Climactic Moments: Putting Together Your First Draft


How to write your first draft of an erotic story (easy recipe):

Supplies Needed:
Pen and paper or computer
Crazy glue (or, for alternative method: friend with whip)

Step 1: Find a chair. Put lots of glue on chair. Sit. Write.

Alternative method: Find chair. Sit. Write. Get friend to stand behind you and crack you with whip if you even think about getting up between now and the next 3,000 words.

OK, so I admit that first recipe is cheating. Even though we all understand in our heart of hearts that that’s really the way to write a first draft, it’s probably not all that helpful to most of us. But the truth is, I proposed this column months before I actually had to write it, and once the time to write it came, I began to get nervous. That’s because, despite having written more first drafts than I can count, I still don’t fully understand how I do it. Or how anyone does it. Which makes me wish that I’d proposed a column called “How to eat your way through the fridge when you can’t sit down and write your first draft.” Now that one, I would be able to pull off.

And, then, even as I’m saying I don’t know how to write a first draft, here I am doing it with this column. Granted, it’s not fiction, but first drafts are first drafts. So as I write, let me analyze the process and see if I can find anything that’s useful to you.

How I write the first drafts of my erotic stories (in eight semi-easy steps):

1. First, I’m comfortable. I’m sitting in my big living room chair with my laptop and a cup of coffee. I like to have something to drink when I’m writing, not because I’m terribly thirsty, but because I like to have something to do with my hands (I think it’s because I used to be a smoker). Also, it gives me an excuse to get up every once in a while to go to the bathroom.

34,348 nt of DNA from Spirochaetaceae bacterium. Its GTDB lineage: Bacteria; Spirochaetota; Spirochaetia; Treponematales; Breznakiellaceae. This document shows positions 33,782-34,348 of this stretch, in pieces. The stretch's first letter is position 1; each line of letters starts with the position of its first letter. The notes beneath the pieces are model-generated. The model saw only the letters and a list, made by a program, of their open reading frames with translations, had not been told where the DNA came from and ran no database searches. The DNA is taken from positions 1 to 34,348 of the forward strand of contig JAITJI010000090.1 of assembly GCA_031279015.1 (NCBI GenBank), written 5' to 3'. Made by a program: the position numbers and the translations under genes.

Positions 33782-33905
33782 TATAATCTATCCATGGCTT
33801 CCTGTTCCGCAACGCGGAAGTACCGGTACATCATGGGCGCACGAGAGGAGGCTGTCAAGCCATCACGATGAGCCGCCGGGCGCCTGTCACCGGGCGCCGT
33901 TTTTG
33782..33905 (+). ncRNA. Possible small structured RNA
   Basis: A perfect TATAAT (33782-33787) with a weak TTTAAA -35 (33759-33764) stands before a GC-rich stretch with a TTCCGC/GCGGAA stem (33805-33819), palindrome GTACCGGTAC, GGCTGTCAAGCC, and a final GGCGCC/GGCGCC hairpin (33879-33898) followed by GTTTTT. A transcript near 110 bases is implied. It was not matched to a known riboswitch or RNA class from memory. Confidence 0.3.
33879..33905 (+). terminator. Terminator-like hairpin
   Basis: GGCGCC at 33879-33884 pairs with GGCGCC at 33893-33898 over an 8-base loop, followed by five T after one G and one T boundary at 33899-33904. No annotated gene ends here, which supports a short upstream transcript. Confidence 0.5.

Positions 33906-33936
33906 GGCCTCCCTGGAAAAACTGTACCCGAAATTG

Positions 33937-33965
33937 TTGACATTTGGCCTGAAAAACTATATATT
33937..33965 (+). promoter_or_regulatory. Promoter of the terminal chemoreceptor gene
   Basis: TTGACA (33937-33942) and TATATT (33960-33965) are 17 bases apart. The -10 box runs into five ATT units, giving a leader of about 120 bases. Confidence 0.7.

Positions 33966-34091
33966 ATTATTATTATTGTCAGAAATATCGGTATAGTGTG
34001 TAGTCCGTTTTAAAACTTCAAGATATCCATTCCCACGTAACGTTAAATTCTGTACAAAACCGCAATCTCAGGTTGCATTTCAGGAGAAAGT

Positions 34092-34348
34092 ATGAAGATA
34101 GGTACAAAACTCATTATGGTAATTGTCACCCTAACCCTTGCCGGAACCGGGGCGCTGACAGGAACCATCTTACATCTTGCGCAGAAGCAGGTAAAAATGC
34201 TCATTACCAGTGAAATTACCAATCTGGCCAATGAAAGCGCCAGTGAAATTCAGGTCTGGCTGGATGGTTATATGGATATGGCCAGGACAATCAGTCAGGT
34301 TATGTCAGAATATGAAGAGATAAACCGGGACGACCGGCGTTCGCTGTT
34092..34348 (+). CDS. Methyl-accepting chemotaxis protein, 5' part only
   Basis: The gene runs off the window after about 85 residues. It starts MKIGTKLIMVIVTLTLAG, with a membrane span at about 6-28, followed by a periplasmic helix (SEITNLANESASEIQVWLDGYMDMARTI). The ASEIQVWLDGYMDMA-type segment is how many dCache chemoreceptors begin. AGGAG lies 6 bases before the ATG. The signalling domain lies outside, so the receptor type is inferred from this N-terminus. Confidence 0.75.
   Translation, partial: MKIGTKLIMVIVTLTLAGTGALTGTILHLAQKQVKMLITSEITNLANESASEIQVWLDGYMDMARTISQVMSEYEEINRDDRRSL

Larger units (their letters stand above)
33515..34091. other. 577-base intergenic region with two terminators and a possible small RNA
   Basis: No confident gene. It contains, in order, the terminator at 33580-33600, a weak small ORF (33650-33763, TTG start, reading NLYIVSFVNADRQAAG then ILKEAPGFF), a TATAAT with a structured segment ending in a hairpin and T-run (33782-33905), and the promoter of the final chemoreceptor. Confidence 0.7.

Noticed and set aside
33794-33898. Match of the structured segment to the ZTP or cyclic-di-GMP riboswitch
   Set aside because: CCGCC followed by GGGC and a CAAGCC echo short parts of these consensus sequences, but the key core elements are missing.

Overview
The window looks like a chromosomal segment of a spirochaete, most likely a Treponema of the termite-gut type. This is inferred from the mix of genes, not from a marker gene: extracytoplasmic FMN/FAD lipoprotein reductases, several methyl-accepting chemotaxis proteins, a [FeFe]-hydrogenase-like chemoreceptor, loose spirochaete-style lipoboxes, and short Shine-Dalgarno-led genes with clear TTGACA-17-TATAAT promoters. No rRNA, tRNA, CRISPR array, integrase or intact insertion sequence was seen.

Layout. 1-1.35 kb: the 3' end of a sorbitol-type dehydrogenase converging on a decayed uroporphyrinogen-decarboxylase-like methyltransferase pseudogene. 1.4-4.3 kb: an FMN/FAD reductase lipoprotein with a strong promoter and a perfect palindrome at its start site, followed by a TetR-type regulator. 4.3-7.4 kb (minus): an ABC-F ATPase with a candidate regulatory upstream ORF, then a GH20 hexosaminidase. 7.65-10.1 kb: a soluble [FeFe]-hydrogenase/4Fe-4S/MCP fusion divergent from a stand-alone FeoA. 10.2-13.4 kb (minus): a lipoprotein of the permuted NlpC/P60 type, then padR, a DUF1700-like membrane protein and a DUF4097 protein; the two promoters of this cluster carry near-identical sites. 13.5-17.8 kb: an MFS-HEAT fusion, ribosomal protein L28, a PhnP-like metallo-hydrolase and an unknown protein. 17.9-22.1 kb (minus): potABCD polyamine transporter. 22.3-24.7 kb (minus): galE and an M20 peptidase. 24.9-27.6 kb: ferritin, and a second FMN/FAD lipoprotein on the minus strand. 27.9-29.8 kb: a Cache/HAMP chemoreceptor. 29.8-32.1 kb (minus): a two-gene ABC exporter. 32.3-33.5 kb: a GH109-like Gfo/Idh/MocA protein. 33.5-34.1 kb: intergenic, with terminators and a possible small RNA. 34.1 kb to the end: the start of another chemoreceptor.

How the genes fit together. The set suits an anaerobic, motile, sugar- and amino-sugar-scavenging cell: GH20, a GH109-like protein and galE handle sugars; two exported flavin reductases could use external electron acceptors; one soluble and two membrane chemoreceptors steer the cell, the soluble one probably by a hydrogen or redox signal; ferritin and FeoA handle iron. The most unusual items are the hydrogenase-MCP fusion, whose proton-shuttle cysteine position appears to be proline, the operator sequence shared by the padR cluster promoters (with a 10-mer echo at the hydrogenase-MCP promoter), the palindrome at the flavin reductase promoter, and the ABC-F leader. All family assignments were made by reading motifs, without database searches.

2. I have a general idea of what I’m writing about. Sometimes I’ll sit down to start a story and I’ll realize, “Hey wait, I don’t know what I’m doing yet.” Actually, it happened the first time I sat down to write this column. OK, and the second and third time, but now here I am, fourth time’s a charm, and I’m plowing right along. I find that if I don’t have an idea, a walk works. So does reading something. So does doing the dishes, but mainly because I hate doing the dishes, and I force myself to do them until I have an idea. Amazing how fast one will come.

3. I have my supplies near me. For fiction, that typically means any notes I jotted down about the story idea or the characters. I usually also have magazine pages or photographs that show something in my story: a place, a face, a piece of jewelry, whatever I want to be sure that I’m correctly describing. I usually also have the guidelines, if I’m aiming for a particular market. On my laptop, I have a number of writerly-like pages bookmarked, including a baby name page (for characters), any how-to pages that I find inspiring, any photos sites that might prove equally inspiring, and an online dictionary/thesaurus. While I’m writing a draft, I only (and this is crucial) allow myself to visit said writerly-like pages. Otherwise, it’s just too easy to get lost in the web and not get a damn word down (trust me, this is experience talking here).